patient wife?"

"Yes, I begin to see that it is higher and nobler to be free, and far
purer than I supposed."

"Yes, dear one," he said, drawing her close to his heart, "we must at
times go from what we most tenderly love, in order to be drawn closer.
The closest links are those which do not bind at all. It is a great
mistake to keep the marriage tie so binding, and to force upon society
such a dearth of social life as we see around us daily. Give men and
women liberty to enjoy themselves on high social planes, and we
shall not have the debasing things which are occurring daily, and are
constantly on the increase. If I should take a lady of culture and
refinement to a concert, a lecture, or to a theatre, would not society
lift up its hands in holy horror, and scandal-mongers go from house to
house? If men and women come not together on high planes, they will meet
on debasing ones. Give us more liberty, and we shall have more purity. I
speak these words not impulsively; they are the result of long thinking,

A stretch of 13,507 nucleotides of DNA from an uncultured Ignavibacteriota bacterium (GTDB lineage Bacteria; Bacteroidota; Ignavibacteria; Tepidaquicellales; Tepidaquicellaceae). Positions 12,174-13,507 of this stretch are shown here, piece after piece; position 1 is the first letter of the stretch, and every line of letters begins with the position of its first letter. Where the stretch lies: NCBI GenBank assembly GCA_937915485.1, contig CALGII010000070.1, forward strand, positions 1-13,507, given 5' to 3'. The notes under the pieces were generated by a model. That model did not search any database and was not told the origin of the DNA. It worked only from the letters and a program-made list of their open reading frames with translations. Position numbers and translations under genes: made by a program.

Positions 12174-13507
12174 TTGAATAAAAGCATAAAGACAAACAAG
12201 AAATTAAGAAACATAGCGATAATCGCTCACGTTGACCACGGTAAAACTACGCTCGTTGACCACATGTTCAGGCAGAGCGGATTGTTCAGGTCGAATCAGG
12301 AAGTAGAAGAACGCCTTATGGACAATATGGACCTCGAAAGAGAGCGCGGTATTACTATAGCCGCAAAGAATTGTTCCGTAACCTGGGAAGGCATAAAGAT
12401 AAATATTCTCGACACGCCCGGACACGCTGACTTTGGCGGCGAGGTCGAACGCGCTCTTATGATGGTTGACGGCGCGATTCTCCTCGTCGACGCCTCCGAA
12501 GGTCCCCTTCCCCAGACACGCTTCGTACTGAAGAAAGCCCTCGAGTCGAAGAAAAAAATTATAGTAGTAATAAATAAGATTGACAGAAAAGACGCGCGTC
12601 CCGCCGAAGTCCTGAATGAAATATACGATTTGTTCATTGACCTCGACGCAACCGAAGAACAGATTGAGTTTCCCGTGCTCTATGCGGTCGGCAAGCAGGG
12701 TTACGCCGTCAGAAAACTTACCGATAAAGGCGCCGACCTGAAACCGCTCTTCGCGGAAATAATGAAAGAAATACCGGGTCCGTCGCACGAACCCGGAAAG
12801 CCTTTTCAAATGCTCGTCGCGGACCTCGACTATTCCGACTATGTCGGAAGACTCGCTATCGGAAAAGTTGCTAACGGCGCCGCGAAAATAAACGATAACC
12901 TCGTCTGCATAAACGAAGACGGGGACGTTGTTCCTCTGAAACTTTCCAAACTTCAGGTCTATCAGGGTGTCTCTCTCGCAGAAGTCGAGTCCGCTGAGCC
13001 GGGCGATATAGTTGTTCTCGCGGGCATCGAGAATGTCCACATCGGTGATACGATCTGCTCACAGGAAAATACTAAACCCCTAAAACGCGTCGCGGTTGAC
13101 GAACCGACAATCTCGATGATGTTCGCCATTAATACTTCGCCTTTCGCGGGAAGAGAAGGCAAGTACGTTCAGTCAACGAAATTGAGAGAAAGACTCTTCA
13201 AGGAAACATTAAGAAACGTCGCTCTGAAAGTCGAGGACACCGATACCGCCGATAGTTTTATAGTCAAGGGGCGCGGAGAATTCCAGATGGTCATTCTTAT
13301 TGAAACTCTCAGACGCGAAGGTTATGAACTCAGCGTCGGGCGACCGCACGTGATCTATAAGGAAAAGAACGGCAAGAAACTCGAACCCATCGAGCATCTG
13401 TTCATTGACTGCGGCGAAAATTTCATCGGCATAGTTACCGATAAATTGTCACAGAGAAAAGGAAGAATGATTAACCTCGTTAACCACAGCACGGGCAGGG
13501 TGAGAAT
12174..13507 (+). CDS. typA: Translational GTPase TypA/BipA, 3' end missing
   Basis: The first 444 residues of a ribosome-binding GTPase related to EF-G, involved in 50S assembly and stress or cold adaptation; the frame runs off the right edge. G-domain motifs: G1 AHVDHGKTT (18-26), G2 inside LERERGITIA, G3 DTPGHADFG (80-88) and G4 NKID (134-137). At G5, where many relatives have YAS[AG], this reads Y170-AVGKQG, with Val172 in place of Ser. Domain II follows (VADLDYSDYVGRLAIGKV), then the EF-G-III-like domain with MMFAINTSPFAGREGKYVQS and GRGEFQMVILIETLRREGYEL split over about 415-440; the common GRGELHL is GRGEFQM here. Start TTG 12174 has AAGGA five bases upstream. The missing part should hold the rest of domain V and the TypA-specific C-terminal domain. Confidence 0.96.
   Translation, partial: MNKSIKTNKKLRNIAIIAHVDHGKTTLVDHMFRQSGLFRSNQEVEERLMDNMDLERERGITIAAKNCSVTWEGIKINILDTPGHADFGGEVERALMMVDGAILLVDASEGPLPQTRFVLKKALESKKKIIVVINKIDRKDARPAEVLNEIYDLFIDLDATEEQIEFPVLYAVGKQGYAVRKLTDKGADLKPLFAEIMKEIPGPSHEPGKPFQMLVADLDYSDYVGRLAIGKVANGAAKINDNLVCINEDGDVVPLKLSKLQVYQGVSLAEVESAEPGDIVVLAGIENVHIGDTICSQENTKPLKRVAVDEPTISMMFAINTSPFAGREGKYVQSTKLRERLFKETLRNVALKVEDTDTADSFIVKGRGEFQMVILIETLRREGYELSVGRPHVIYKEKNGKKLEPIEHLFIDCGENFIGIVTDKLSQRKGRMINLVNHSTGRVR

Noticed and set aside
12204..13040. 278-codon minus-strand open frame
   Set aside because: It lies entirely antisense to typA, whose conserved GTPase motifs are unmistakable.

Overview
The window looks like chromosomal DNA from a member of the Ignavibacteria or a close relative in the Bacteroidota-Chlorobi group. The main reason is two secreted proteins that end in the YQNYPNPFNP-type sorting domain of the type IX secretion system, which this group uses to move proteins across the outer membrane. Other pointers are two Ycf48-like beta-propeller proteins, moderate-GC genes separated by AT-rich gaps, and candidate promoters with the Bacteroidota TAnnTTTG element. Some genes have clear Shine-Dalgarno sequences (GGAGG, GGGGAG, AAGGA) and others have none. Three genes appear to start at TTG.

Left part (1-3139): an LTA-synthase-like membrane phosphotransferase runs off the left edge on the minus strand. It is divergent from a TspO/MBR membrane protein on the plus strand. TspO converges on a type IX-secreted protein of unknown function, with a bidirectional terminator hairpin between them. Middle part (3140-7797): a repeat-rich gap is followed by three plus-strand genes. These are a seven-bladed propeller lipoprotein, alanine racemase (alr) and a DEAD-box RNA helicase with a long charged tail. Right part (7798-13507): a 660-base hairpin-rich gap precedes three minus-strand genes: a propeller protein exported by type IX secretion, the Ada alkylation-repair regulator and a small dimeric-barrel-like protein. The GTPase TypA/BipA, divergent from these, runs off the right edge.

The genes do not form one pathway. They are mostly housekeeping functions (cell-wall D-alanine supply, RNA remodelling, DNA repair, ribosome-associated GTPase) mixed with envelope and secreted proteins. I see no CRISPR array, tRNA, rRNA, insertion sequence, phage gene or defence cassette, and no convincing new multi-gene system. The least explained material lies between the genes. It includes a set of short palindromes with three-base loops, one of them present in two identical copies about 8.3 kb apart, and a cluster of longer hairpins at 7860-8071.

and were they my last, I would as strongly and as fearlessly utter
them."

"I feel myself growing in thought, to-night, Hugh, and O, how proud
I feel that the little being who is soon to claim our love, if all is
well, will come into at least some knowledge of these things."

In a few weeks she expected to become a mother, and was looking
hopefully forward to the event, as all women do, or should, who have
pleasant homes and worthy husbands.

"I, too, am glad that we can give it the benefit of our experience, and
shall be proud to welcome into the world a legitimate child."

"Why, Hugh! what do you mean? All children are legitimate, are they not,
that are born in wedlock?"

"Very far from it. In very many cases they are wholly illegitimate."

His wife looked eagerly for an explanation.

"All persons who are not living in harmony and love, are bringing into
the world illegitimate offspring. Children should be born because they
are wanted. A welcome should greet every new-born child, and yet a mere
physical relation is all that exists between thousands of parents and
children, while thousands who have not given physical birth are more
fitted by qualities of heart and soul to be the parents of these
spiritual orphans than the blood relations, who claim them as their own.
I often think that many in the other life will find, even though they
may have had no offspring in this, that they have children by the
ties of soul and heart-affinity, which constitutes after all the only
relationship that is immortal."

Ten days after the above conversation, the eventful period came. All
night she lingered in pain, and at daybreak a bright and beautiful
daughter was laid at her side. But, alas! life here was not for her.